For further information on Kompong Thom province as well as a recommend guide/motodriver to use while there, we recommend reading Andy Brouwer's website: http://www.andybrouwer.co.uk.

Banteay Chhmar
This is Banteay Meanchey province's one major tourist attraction and has recently become a lot easier to visit. Located about 60 kms north of Sisophon, which is 100 kms west of Siem Reap, it's a sprawling 12th century temple that has been badly looted. Additional smaller temples dot the region.

You can visit Banteay Chhmar as a long day-trip from Siem Reap by Camry taxi or by riding a 250cc motorbike. You can also spend the night in Sisophon, which if you're riding a motorbike, may be, depending on your level of endurance, a better option. If spending the night in Sisophon, you can also visit the temple by riding on the back of a moto and paying a day rate of about $10.

Anlong Veng

Folks come for the Khmer Rouge history and a number of sights to that end can be found here. In town is the Ta Mok villa and on the Dangrek Escarpment, about ten kilometers to the north is Pol Pot's final home, his cremation site, and a few other items of recent Khmer Rouge history. The government is doing what it can to turn this place into a tourist attraction. Given that after ancient temples, the most popular tourist sites in Cambodia are Khmer Rouge related (Tuol Sleng, killing fields, etc), it's not such a crazy idea, that said the attempts are nearly a decade old now and still hardly anyone is visiting.

There are but a couple of basic guesthouses and restaurants in town. The most interesting eatery would have to be the Choum No Tror Cheak Restaurant which offers an extensive menu of jungle critters whose sole qualification for landing on the menu is that they either walk, crawl, slither, swim, or fly, which covers just about everything in the jungle and that's what they serve. Menu is in Khmer and Thai only. The restaurant is near Ta Mok's villa. We should mention it was many years ago that we visited this restaurant so we can't say for sure whether it is still there or is still as advertised.

We have a large page on this website devoted to Anlong Veng and while a bit dated, we suggest reading it as it will cover all the area attractions in copious detail. Here it is.

You can reach Anlong Veng by taxi, by motorbike, by bus, or by guided tour. Many guesthouses and hotels can arrange a trip to Anlong Veng.

Other things to see and do

Land Mine museum - This is the well-known creation of Aki Ra that moved rather far away up near Banteay Srei temple. For more information on Aki Ra and his work, or at least how he presents it, you can read this story we did based on an interview with Aki Ra in October 2000 which you are welcome to take at face value or not.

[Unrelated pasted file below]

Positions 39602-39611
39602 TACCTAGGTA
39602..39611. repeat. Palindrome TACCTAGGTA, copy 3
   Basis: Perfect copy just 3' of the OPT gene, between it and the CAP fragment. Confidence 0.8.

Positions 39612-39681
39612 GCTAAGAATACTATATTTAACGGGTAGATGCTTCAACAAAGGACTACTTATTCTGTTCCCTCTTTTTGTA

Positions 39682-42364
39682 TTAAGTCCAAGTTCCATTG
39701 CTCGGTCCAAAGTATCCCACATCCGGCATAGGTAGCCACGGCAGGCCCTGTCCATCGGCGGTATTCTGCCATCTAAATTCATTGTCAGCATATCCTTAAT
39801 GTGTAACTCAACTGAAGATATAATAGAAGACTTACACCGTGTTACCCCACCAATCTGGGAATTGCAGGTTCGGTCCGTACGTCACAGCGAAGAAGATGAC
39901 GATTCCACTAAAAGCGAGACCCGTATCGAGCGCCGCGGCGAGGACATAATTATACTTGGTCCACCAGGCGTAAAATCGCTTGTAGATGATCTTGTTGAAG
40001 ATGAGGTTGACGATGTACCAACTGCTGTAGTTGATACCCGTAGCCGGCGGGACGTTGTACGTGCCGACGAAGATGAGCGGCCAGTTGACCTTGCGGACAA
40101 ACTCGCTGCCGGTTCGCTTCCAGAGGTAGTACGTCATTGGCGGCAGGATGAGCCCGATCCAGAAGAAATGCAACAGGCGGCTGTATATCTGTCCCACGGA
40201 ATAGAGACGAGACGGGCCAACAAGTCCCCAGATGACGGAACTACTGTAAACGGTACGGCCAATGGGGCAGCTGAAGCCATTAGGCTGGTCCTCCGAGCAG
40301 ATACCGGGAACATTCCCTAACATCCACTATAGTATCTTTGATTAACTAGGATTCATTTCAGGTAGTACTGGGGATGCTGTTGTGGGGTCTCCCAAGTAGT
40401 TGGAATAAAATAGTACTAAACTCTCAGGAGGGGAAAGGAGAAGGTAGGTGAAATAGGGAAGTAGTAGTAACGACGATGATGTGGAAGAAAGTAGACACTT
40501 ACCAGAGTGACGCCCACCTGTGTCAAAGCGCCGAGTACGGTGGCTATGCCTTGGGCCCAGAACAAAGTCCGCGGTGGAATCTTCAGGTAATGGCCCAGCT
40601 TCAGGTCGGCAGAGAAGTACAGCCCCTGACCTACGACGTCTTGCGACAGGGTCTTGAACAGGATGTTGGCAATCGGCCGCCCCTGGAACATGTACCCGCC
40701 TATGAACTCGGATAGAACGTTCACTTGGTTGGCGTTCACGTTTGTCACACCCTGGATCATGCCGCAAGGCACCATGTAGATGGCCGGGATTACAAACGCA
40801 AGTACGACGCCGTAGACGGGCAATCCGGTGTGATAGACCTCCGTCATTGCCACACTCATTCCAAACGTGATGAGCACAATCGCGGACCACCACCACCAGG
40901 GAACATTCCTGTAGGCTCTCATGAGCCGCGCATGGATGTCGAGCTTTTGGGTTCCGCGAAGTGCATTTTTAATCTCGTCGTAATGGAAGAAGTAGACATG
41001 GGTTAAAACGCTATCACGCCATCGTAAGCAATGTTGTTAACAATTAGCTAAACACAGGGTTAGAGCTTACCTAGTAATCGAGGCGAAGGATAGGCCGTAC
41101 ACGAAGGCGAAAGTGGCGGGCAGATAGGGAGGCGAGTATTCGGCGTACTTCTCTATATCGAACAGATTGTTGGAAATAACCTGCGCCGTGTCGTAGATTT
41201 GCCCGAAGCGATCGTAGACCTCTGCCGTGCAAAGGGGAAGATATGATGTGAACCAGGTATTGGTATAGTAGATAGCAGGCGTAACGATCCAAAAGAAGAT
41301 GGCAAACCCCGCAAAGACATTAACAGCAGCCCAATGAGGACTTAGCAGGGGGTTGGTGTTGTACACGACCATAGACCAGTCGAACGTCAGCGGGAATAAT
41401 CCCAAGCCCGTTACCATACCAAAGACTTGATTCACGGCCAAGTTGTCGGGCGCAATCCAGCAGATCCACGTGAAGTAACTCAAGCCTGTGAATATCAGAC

War museum - Opened in October 2001 by the Ministry of Defense and located near the airport. Laid out on some nicely landscaped grounds is a motley assortment of tanks, armored vehicles, anti-aircraft guns, and artillery cannons flanked by a few sheds housing an even more decrepit collection of automatic weapons, artillery shells, mines, grenades, grenade and rocket launchers, uniforms, Khmer Rouge flags, and basically any other military junk the generals had lying around. Other than labels identifying what the items are there is no attempt whatsoever to educate or place any of these items in any type of historical context. The admission fee is $3 which is entirely too much to walk around a rubbish yard.

Cambodian Cultural Village - Disneyland Khmer-style. Out near airport, the Cambodian Cultural Village offers a theme park approach to the culture of Cambodia, developed primarily for domestic consumption. There's a museum housing exhibits on wildlife, ancient jewelry and tools, and waxed figures from throughout Cambodia's history, including the controversial UNTAC figure seen left. Outside are reproductions of various Cambodia landmarks, i.e. Phnom Penh's Central Market, National Museum, Royal Palace, etc. and idealized miniature versions of a number of ethnic villages. Apparently the operators of this attraction would like to discourage foreigners from visiting as the foreigner price is $12 while Cambodian pay only a buck. Nice pricing scheme for a private commercial concern. For more information on this park and a few opinions on the UNTAC figure, see December 2003 Cambodia Update.

Butterfly Garden - Pay a dollar and walk around a small, albeit lush garden and have dozens of butterflies swarm about your head. Fishpond, fruit trees, flowers and such. Not a bad way to relax for an hour. Food and drink available.

Crocodile Farm - Located south of town, pay $3 and walk around looking at smelly creatures that would think nothing of killing you in an instant.

Apsara Dancing - Numerous hotels and restaurants offer Apsara shows. Generally speaking the higher the price the better the atmosphere and food. The dancing, however, will be much the same wherever you go. Best place to arrange a show is through your hotel or guesthouse.